Well, at risk of duplication the week has been one roller coaster of highs and higher highs and music. Last Saturday we enjoyed the superb performance of the Gondoliers by the Southampton University Gilbert and Sullivan Society. They have expert actors, comic and serious, singers, designers…and lighting designers (my own son!). There was more music yesterday evening as we enjoyed a Mozartfest of beautiful singing by the Cathedral Choir plus some professional soloists. Unfortunately I did not get a chance to say hello to Iryna Illynska but she knew I was there and it is always a pleasure to hear her faultless mezzosoprano voice. She is also a very nice, kind lady who is very clever – fluent in several languages – as well as musically gifted. She also likes cake and extolled the virtues of healthy eating while indulging in a great big Danish pastry.
Today we took my parents to an Afternoon Summer Organ Recital with Afternoon Tea featuring John Draisey, an organist who is part of the Mint commmunity. It was a treat for Fathers’ Day which they both enjoyed. The music and singing were a delightful selection with an organ-related theme. Again, it was all of a very high standard. A particular piece I had looked forward to was The Lost Chord which was something I studied as part of the Arts Foundation Course at the beginning of my Open University degree studies. It is haunting both in words and tune.
Amidst the musical week was an astronomy talk I gave to a group of Year 5 children from the local primary school. They loved it and I had one or two interactive activities which went down very well. I began with a display of fruit to the scale of the universe. Real photo of fruit to be substituted once I upload it! It was a jaw-dropping moment though at the end when a teacher came over (he had just arrived to collect them) and mentioned, questioningly, ‘Whitegrove Primary?’ – he said his name and I just said “Gosh”, “Wow”, “Gosh”…it was 15 years ago back in Bracknell back several lifetimes…and I simply said to him that my life has changed so much since then. Then it was back to “Gosh”, “Wow”, etc.
And if that was not enough excitement, my son texted me to say he has achieved a First in his Maths Masters degree. Wow indeed. And he has been involved in theatre, amateur radio, enjoying life, enjoying gigs, and taking part in national coding competitions. Wow. And so to calm down…
What a week this has been! So full of nice surprises and excitement. Last Saturday we enjoyed a train ride to Southampton where we had a rest before meeting son for a meal. This was followed by another superb production of a Gilbert and Sullivan show, this time The Gondoliers. My son’s lighting was sympathetic to the set and we clapped loudly to him at the end. The characters were just great; expertly interpreted with great singing voices to match.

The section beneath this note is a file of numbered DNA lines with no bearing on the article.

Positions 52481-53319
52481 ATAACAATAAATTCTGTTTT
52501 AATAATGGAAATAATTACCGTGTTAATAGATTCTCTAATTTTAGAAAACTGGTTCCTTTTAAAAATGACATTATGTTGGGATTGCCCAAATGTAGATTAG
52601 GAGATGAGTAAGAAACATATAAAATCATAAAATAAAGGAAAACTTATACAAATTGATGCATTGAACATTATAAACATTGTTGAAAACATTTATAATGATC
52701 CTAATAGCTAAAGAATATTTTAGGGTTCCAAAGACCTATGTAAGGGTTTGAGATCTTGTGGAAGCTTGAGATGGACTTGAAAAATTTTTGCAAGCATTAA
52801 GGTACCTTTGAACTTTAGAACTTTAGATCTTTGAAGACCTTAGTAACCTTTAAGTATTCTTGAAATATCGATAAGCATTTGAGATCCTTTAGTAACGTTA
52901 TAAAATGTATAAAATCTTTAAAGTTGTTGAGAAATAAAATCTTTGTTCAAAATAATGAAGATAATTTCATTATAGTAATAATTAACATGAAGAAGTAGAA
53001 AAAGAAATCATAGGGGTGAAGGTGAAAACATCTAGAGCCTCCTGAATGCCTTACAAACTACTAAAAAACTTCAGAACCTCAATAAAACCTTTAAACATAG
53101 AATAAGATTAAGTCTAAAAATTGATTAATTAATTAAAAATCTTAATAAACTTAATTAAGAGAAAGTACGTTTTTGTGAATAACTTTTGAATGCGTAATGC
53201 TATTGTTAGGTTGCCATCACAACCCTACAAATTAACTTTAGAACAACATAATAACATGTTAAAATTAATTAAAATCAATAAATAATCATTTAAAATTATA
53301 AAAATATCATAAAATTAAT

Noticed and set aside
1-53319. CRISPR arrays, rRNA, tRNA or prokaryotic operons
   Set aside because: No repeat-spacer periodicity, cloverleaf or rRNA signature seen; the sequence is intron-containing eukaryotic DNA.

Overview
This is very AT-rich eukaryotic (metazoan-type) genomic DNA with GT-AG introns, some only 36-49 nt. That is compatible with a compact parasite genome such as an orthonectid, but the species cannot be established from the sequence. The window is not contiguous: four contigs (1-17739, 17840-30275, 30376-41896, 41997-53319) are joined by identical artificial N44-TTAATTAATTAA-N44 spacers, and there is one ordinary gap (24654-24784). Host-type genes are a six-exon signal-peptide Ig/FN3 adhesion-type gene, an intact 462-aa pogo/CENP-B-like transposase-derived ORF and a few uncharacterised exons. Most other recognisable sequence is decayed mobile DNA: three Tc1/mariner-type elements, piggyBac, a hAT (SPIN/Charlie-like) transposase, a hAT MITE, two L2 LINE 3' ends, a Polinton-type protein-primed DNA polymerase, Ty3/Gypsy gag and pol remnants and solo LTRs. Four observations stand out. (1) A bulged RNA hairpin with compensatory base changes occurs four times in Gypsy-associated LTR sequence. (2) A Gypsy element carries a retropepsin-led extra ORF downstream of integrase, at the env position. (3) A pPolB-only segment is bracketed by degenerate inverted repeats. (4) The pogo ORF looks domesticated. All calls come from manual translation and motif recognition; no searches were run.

On Wednesday morning I gave a talk to a class of Year 5 children from the local primary school. This was very well received and I enjoyed doing it. I had been very nervous beforehand but once I got going I was fine. I took along a selection of fruit to represent the scale of the planets. And a ball of string to show the relative distance from Earth to Moon…and asked them to show me whereabouts the space station is.
And, there was a jaw-dropping moment at the end when a teacher approached me and said the name of a primary school followed by his name. He was a trainee teacher back in Bracknell at a school where I was working as a Specialist Teaching Assistant working with groups for extra maths and English support.
What a surprise! I think my jaw is still on the floor…seems a lifetime ago I was a TA in Bracknell. My life has changed so much since then and I said as much to the teacher.
And my son texted me on Thursday with news that he had achieved a First in MMaths. Looking forward to the Graduation next month – a huge celebration…and maybe some photos together.
I have still yet to come down from the ceiling.
What an exciting morning! The Year 5 class from local primary were enraptured with the facts they learnt from my talk about the solar system and space generally. What was amazing was that the teacher who came to collect them was one I had worked with in Another Life back in Berkshire. At the time he was a trainee teacher and I was a teaching assistant working with small groups for numeracy and literacy.
The children loved the display of fruit representing the sizes of the planets to scale and the ball and string activity to illustrate the distance between the Moon and the Earth and, as a finale, the distance to the space station.
Well worth the effort involved.
Hanging out washing
Busy birds feeding
Blue Tit exhausted
Babies flying, first to line
then to trees.
How fine a sight!
30 springs pass
heartache and joy
laughter and tears
Baby birds feeding
Shouting fit to burst
Hanging out washing,
Baby birds feeding
Great Tits this time
in a flower filled garden.